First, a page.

Five Things About Me: 36 37 38 39 40.

36. In my opinion, I am one of the best people to go shopping with, whether you’re looking for apparel or appliances.  Here’s why:  I’ll never judge you on how much you spend, I’ll tell you honestly if the jeans you’ve chosen are flattering, I’ll wait patiently as you try every single blush at a makeup counter and I’ll research the heck out of a product to find the best one out there.

37. I’m a total sucker for a certain kind of TV.  While I live for Mad Men Sundays, look forward to Lost starting up again and own all five seasons of The Wire, I also have my TiVo set to record Gossip Girl, The Vampire Diaries and the relaunched Melrose Place — basically, an embarrassing amount of the CW‘s lineup.

38. My favorite website, and one I use daily, is  I rely upon the Trip Planner feature like nothing else.

39. I find Ina Garten‘s television show The Barefoot Contessa to be possibly the most soothing thing to watch ever.  If there was a TV and TiVo in my bedroom, I’d probably have it set to record her program exclusively, so I could go to sleep to it, and then dream of things like truffle butter and seafood gratins.  How good is that?

40. I’ve never minded doing laundry, including the folding and ironing part of it.  That said, if I don’t get the laundry out of the dryer straightaway, chances are that it will stay there for a shameful amount of time before it gets transferred in a heap to an empty laundry basket.  There it will remain, growing more and more wrinkled, as I pick items out of it.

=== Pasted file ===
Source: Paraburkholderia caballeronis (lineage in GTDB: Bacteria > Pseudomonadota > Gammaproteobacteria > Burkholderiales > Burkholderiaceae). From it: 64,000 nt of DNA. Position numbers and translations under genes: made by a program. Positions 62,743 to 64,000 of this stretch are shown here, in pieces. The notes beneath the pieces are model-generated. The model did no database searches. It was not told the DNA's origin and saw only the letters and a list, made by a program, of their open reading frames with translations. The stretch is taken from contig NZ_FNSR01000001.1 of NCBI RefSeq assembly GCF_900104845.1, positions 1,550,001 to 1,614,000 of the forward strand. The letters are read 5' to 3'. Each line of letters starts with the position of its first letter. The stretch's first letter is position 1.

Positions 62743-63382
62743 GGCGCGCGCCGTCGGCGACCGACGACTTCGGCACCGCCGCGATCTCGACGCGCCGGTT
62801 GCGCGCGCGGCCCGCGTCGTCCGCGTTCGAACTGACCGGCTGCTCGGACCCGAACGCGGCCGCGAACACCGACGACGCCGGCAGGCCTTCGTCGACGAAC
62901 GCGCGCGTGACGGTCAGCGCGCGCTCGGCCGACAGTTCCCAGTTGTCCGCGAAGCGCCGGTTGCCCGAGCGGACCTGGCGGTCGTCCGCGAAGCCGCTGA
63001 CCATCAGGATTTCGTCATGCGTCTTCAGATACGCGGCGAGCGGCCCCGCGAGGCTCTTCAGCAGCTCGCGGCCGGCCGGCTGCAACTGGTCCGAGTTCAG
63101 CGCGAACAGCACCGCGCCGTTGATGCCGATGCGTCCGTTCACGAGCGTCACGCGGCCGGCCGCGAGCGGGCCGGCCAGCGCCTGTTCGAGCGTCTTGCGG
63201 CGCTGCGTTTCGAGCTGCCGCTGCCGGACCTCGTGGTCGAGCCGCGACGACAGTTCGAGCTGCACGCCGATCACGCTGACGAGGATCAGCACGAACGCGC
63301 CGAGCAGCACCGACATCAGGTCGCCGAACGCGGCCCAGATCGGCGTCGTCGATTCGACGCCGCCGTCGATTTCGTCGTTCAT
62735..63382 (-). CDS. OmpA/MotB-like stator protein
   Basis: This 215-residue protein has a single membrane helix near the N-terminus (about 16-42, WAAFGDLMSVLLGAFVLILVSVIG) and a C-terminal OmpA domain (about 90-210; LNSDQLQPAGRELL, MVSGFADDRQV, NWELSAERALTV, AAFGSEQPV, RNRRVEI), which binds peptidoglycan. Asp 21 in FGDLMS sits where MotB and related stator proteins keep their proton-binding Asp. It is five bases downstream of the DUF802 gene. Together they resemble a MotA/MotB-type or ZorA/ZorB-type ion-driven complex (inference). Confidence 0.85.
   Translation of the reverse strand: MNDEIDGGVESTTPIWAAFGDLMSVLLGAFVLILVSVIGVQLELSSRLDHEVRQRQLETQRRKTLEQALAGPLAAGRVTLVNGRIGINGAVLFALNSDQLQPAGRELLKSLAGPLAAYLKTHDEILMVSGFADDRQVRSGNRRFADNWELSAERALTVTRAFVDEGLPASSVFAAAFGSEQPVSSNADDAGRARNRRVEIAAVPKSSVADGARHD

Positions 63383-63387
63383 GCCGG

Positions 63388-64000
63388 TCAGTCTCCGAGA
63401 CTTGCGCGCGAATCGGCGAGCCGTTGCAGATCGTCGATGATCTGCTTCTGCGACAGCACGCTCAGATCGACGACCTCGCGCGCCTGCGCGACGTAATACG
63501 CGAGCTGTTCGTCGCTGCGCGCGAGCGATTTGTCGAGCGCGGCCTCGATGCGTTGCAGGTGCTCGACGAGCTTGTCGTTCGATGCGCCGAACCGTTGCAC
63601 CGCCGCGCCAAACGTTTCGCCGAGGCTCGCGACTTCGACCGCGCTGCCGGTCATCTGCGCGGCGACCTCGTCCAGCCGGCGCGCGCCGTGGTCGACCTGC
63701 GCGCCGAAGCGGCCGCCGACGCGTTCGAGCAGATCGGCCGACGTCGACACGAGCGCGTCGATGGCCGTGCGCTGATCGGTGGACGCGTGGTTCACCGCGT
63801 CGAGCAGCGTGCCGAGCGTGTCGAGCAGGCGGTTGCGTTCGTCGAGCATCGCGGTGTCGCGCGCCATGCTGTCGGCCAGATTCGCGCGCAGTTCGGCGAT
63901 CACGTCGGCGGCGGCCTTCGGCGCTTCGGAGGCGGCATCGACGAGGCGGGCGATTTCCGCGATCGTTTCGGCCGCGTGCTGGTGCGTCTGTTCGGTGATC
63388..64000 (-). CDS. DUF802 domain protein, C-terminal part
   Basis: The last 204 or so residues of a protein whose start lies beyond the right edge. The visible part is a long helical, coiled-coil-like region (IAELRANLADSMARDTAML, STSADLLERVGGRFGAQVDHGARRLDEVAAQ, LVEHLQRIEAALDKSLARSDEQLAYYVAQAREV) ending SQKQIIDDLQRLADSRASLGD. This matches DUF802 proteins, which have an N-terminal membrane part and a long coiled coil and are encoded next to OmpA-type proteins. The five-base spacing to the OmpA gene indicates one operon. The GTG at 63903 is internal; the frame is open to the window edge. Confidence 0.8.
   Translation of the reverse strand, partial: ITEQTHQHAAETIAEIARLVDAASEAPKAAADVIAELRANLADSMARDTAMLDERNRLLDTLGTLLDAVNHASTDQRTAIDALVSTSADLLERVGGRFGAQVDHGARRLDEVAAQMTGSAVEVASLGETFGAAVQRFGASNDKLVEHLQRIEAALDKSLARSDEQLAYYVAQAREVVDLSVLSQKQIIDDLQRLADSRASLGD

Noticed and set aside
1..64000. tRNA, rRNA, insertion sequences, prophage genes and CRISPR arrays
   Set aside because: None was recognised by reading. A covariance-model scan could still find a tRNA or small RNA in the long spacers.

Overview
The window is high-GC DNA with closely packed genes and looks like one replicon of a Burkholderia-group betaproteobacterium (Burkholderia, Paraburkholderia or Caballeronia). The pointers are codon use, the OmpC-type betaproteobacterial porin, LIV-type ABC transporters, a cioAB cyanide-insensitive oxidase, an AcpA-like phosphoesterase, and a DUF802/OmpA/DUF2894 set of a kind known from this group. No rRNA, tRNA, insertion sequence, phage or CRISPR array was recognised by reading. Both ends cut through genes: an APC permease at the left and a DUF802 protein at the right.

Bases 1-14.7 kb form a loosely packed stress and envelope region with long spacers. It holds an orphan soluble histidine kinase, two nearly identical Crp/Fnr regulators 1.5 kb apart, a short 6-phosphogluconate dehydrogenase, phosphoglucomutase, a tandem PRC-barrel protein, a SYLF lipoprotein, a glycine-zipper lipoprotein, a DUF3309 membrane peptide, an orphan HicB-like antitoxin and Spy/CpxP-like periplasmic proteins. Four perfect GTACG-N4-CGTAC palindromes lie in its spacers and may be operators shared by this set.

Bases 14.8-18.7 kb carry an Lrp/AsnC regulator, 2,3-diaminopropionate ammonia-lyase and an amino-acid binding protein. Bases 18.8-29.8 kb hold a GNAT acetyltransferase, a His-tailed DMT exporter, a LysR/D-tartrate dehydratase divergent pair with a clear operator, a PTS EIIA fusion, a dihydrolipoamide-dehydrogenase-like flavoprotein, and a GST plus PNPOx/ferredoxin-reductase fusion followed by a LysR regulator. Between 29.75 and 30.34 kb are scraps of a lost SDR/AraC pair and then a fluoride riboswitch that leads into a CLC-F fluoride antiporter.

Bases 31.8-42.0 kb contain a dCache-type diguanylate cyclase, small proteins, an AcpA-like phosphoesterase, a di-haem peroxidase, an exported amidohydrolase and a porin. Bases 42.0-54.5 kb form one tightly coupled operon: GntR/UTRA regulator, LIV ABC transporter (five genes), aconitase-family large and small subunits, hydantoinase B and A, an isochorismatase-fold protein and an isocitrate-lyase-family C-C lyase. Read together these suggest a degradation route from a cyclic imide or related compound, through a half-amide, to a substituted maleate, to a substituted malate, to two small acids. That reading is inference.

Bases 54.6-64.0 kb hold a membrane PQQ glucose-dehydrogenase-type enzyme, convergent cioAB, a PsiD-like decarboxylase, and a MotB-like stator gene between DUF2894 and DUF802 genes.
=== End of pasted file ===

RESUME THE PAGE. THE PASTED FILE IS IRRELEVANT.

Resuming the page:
Gossip Girl Sleepover.

I’m the type of person that when I discover something fantastic, I have to let everyone know about it.  When I got entangled in The Wire, I started making calls.  When I read Bel Canto twice in one week, I sent Ann Patchett‘s bibliography around to my friends.  And when I found myself thinking nonstop about Rufus, Lily, Chuck and Blair, I realized the Gossip Girl experience was one that needed to be shared.

After I got Darlington hooked, she did her part in spreading the word; soon her sister Amanda was contemplating certain characters’ wardrobes and others’ plotlines.  Having learned this, I did what any good friend with a TiVo would do: I saved four episodes and had the girls over for a Gossip Girl sleepover.

pain-au-chocolat-pudding1A good sleepover requires a few integral elements, and by that I mean food.  The three of us put together two pizzas for dinner, along with a nice lemony salad, and after watching a few episodes, we took a break for some cookie making.  You know, for a long while I thought there were few things better than a warm peanuty, chocolatey cookie straight from the oven, but that was before I baked a bread pudding out of chocolate brioches.

This is admittedly a heartbreakingly rich breakfast, and certainly not one that anyone should be eating on a daily basis.  It is, though, incredibly fragrant and heady, and absolutely dangerous when combined with three pajama-clad girls and forty-four minutes of a highly-stylized Upper East Side.  It is also much better when eaten with a spoon.  The better to scoop it up with.

Pain-Au-Chocolate Pudding, from How to Be a Domestic Goddess: Baking and the Art of Comfort Cooking by Nigella Lawson
Makes six portions.

3-4 stale pains au chocolat (we used chocolate brioches)
2 ¼ cups milk
2 ¼ cups heavy cream (we used light)
1 large egg
4 large egg yolks
½ teaspoon vanilla extract